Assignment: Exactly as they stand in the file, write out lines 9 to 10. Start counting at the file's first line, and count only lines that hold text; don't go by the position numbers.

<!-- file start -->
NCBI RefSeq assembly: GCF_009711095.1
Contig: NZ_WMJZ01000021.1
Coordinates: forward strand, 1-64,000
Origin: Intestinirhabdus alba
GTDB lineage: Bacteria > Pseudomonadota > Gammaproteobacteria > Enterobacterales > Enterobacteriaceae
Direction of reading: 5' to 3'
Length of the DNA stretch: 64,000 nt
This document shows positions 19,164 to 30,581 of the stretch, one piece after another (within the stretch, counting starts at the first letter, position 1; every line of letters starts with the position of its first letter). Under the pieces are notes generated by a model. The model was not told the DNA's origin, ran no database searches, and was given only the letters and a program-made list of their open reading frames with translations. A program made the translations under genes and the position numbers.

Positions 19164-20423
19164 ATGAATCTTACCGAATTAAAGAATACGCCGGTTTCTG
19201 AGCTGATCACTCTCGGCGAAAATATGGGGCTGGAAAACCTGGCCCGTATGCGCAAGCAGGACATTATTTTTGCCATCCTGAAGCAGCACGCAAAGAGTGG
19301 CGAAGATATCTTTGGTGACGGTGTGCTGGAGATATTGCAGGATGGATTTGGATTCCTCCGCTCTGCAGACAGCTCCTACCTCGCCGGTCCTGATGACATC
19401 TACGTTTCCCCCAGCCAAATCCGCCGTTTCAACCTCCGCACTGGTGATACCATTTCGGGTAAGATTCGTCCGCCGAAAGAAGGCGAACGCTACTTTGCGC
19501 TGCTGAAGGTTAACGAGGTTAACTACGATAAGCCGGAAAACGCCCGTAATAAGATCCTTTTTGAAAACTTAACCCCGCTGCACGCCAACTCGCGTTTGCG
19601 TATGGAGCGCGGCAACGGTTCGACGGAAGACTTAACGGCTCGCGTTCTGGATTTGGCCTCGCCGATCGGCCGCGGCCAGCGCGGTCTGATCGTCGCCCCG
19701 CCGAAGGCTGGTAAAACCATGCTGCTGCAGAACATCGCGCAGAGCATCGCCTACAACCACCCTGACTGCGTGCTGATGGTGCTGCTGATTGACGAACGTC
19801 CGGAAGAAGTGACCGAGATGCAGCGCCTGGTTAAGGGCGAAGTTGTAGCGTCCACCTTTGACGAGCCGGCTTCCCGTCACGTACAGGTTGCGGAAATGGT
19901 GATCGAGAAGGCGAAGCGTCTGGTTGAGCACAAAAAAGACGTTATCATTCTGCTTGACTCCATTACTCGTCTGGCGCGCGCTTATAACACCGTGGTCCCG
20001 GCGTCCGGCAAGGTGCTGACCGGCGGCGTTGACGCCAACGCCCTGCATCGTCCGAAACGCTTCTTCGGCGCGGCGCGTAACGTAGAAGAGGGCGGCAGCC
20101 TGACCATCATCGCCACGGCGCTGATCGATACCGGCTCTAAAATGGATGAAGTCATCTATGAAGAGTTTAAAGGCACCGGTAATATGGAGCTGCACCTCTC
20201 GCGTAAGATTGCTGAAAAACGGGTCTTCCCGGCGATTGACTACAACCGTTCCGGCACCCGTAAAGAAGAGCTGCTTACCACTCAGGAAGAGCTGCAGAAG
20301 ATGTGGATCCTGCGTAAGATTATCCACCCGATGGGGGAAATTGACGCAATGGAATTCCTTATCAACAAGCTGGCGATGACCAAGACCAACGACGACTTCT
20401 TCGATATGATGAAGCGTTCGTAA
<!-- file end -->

Positions 19164-20423
19164 ATGAATCTTACCGAATTAAAGAATACGCCGGTTTCTG